This section describes patient-based outcomes and clinician-rated outcome measures that are designed to rate an individual’s function objectively and reliably. Although these outcome tools may be sensitive in some patients, subjective complaints such as difficulty with pivoting, cutting, and twisting may be the most sensitive information gained when assessing a patient’s functional abilities. These limitations should be captured using patient-reported outcome measures.
PATIENT-REPORTED OUTCOME MEASURES
The following measures represent a selection of the wide range of lower extremity scales that are clinically useful. Additional scales are often being investigated and may become readily available to clinicians and researchers, along with their associated reliability data.
Lower Extremity Functional Scale (LEFS)
The LEFS comprises 20 questions relating to a patient’s ability to participate in everyday tasks. It may be used with unilateral and bilateral lower extremity conditions. The patient selects a number from 0 (Extreme Difficulty or Unable to Perform Activity) to 4 (No Difficulty). Scores range from 0 to 80, with higher scores reflecting less disability.1
Knee Injury Osteoarthritis and Outcome Score (KOOS)
This patient-rated outcome measure is designed for patients with knee osteoarthritis or injuries associated with the development of osteoarthritis, such as ACL tears and meniscal lesions. The patient responds to 42 items concerning symptoms and disability experienced during the previous week. A normalized score ranging from 0 to 100 is calculated for each of five sub-scales: Pain, Other Symptoms, Activities of Daily Living (ADLs), Sports and Recreation Function, and Knee-Related Quality of Life. Lower scores indicate more symptoms and a more significant impact on the patient’s life. A pediatric version, used in patients aged 9 to 12, and a short form (KOOS-12) is also available at: http://www.koos.nu/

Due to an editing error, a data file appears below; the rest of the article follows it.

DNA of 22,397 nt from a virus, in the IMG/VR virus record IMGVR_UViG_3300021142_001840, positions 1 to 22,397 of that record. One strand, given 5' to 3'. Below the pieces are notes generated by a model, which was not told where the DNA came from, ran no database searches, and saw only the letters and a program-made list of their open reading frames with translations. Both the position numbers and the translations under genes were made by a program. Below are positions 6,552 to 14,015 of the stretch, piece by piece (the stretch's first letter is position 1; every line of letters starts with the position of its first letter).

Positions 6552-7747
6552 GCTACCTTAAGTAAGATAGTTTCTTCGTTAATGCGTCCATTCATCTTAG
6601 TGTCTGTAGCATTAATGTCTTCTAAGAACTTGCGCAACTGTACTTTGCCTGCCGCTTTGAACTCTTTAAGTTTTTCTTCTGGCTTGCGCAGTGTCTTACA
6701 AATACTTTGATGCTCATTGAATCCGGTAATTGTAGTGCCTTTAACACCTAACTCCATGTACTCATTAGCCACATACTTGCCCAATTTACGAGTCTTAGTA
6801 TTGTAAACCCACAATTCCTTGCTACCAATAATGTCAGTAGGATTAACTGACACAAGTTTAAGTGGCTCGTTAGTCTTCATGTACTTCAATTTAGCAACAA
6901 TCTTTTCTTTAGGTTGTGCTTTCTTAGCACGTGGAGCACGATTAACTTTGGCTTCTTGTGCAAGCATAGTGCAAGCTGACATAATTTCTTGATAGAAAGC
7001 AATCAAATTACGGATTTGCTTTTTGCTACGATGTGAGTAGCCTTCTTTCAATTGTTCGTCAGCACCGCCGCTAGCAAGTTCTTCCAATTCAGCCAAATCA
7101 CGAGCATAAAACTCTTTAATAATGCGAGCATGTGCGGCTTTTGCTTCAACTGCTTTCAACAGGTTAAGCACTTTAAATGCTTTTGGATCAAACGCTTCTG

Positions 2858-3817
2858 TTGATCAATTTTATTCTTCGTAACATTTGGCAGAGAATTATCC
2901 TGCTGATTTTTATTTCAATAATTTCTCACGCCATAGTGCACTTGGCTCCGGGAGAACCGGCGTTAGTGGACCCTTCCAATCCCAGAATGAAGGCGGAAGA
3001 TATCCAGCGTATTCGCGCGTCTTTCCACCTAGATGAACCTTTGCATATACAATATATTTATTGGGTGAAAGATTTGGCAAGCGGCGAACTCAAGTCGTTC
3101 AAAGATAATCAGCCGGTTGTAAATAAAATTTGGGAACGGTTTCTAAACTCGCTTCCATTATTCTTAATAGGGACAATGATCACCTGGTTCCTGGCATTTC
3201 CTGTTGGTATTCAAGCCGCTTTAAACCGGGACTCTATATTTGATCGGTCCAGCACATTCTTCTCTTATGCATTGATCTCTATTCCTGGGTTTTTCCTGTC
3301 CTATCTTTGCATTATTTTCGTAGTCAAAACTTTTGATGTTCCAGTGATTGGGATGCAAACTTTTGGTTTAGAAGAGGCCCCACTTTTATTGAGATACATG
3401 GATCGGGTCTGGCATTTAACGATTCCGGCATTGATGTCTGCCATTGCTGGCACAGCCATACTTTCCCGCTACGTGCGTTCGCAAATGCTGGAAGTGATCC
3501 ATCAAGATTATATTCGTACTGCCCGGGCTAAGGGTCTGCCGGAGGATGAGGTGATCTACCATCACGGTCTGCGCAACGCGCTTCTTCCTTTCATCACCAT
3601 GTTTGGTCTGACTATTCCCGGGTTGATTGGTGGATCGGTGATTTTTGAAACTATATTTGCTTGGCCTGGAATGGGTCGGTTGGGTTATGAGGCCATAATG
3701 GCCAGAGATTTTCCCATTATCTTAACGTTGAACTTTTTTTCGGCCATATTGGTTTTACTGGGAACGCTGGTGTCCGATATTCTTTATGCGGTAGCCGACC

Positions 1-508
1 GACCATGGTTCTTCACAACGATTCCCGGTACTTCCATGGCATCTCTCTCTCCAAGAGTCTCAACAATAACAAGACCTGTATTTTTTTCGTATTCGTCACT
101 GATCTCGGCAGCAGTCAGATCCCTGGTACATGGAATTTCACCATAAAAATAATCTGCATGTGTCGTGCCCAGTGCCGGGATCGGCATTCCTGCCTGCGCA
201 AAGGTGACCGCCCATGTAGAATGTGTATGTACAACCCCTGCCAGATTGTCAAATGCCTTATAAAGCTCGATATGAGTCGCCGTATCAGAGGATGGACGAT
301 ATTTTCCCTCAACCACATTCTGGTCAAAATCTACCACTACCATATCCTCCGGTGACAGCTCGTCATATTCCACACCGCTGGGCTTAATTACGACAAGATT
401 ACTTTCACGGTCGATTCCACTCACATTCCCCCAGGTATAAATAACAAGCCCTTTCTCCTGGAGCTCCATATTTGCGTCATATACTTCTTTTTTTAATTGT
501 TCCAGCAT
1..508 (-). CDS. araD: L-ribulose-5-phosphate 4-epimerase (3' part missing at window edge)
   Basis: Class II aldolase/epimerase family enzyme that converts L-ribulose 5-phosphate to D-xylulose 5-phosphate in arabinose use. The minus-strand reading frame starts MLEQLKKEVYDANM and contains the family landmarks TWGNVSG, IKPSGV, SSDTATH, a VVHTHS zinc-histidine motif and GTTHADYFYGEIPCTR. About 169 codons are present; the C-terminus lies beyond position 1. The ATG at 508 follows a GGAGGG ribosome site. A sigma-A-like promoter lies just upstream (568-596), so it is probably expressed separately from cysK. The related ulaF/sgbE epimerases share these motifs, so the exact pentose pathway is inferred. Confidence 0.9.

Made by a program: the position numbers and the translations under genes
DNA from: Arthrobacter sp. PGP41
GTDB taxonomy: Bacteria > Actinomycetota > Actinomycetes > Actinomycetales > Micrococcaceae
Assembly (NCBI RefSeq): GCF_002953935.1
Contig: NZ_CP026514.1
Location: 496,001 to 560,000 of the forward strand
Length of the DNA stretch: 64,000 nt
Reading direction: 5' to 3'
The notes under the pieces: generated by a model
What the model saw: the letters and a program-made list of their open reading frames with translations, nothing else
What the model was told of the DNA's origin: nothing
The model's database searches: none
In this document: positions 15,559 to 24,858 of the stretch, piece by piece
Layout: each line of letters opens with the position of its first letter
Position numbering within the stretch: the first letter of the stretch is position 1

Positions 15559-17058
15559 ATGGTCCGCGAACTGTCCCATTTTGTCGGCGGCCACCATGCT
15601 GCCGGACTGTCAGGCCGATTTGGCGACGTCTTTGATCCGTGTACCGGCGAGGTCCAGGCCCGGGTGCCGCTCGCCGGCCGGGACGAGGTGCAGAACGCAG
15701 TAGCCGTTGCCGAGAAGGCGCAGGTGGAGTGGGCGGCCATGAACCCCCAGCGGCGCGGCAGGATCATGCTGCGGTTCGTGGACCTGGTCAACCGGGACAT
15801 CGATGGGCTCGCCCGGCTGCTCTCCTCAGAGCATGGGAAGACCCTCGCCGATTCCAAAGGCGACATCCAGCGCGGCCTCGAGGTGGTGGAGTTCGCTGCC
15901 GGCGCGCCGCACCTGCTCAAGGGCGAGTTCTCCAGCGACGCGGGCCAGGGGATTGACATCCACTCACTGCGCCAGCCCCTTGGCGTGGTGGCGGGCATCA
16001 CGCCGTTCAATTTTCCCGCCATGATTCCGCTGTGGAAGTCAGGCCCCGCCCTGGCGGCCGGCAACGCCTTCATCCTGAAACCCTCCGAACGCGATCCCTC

Minimal Detectable Change (for patients with knee injury):
Pain subscale: 6–6.1
Other Symptoms subscale: 5–8.5
ADL subscale: 7–8
Sports and Recreation Function subscale: 6–12
Knee-Related Quality of Life subscale: 7
Minimal Clinically Important Difference: 8–10. However, this value likely changes based on patient population, intervention, and time since initial injury.2
Foot and Ankle Ability Measure (FAAM)
The patient-rated FAAM consists of 21 items relating to ADLs and an 8-item sports subscale. Patients with leg, foot, and/or ankle disorders respond to the items on a 5-point scale, with lower scores indicative of greater levels of disability.
International Knee Documentation Committee –Subjective Knee Form (IKDC)
Specific to knee injuries, the IKDC is considered an effective general measure for all knee conditions.4 The patient-reported IKDC includes 18 total items (7 for symptoms, ...